Stephen Strasburg is due for a Carlos Zambrano-sized fit if he doesn’t start getting more run support. One of these days he’s going to shut the other team out on the mound, then get on base and help himself out like he did against the Bisons. In his two wins, the Nationals have scored a combined 14 runs, but in his two losses? Zilch.   

Speaking of the Carlos Zambrano situation, I think the Cubbies need to take five and chill out. I’m fine with him going out to dinner with White Sox’s manager Ozzie Guillen hours after it happened. If anybody has experience with losing their temper, it’s Ozzie. I’m sure he had a pointer or two for Big Z about the course of action to take to make things better between him and his ball club. And what’s the worst that could happen? Ozzie woos Zambrano and he signs with the Sox? That would do the Cubs a huge favor, getting rid of a mediocre pitcher with a big salary.   

I’m slightly confused on the AP style for all time versus all-time, so I just kept it consistent. It reads “An all-time high, but the greatest runner of all time,” with no further explanation.    

So near, but yet so far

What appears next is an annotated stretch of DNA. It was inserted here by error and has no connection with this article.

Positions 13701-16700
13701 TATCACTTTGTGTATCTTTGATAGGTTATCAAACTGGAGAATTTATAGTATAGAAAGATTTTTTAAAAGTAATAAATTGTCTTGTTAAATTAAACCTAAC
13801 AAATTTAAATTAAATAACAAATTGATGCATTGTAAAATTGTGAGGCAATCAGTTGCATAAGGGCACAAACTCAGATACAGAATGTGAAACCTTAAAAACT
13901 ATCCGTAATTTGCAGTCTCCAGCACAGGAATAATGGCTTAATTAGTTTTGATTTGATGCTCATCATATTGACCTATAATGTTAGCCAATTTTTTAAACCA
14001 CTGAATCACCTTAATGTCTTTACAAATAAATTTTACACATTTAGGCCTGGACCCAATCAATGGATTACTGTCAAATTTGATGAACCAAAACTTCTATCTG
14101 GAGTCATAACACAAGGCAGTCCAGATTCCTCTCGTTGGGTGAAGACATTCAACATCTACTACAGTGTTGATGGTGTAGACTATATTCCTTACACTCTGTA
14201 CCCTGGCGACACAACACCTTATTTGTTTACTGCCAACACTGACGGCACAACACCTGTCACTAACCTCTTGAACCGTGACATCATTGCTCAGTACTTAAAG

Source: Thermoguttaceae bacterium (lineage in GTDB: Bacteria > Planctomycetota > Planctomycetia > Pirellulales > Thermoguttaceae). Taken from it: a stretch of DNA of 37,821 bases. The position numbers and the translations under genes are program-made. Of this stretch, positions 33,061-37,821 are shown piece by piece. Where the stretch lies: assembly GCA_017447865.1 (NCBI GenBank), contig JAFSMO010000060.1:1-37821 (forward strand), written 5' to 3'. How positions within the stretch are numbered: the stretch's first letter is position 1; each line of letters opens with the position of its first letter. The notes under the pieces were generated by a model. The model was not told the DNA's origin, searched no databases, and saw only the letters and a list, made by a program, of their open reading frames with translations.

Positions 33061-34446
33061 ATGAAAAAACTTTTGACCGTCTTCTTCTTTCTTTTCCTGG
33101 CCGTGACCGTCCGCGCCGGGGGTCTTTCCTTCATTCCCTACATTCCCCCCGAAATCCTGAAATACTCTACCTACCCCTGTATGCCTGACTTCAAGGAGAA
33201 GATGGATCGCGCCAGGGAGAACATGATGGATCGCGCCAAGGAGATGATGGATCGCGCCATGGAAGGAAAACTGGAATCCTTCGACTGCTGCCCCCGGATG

For a second, everything was perfect. It seemed like Ghana, who made it through by way of two penalty kicks, were going to get a taste of their own medicine. We were about to avenge a defeat at the hands of Ghana during the last World Cup. Landon Donovan had netted a PK to tie it for the USA, and we were pressing for more. But shortly during the first period of extra time, disaster struck. And then before we knew it, it was over.

First, there was disbelief. The entire room was stunned. It was a hands-on-your-head, blank stare, “that didn’t just happen” kind of moment as everyone looked up at the TV in silence. For some, glazed eyes turned to tears. Others too proud to cry found a chair and sulked for what seemed like an eternity. Head shaking replaced verbal communication, as if the dejection itself was enough to overburden a voice box. It is by no stretch of the imagination to say heartbreak had set it.

Anger soon followed, and for myself it was a widespread anger at that. I was mad at Ghana for winning. I was mad at Africa for owning Ghana. I was mad at Ghana’s players for wasting so much time and pretending to be injured, and I was mad at the referee for not doing anything about it. It’s depressing that we can’t even hope for next year, and who knows what I’ll be doing four years down the road. Olympic soccer is two years away, but it isn’t the same.

I was irate with Jozy Altidore for playing such a miserable game. I was mad at our defense for letting 80 minutes of decent soccer go to waste because of the first 10, for the third time in four games. I was livid that no one showed any killer instinct in the final third, and I will never understand the reasoning behind the short corner kick.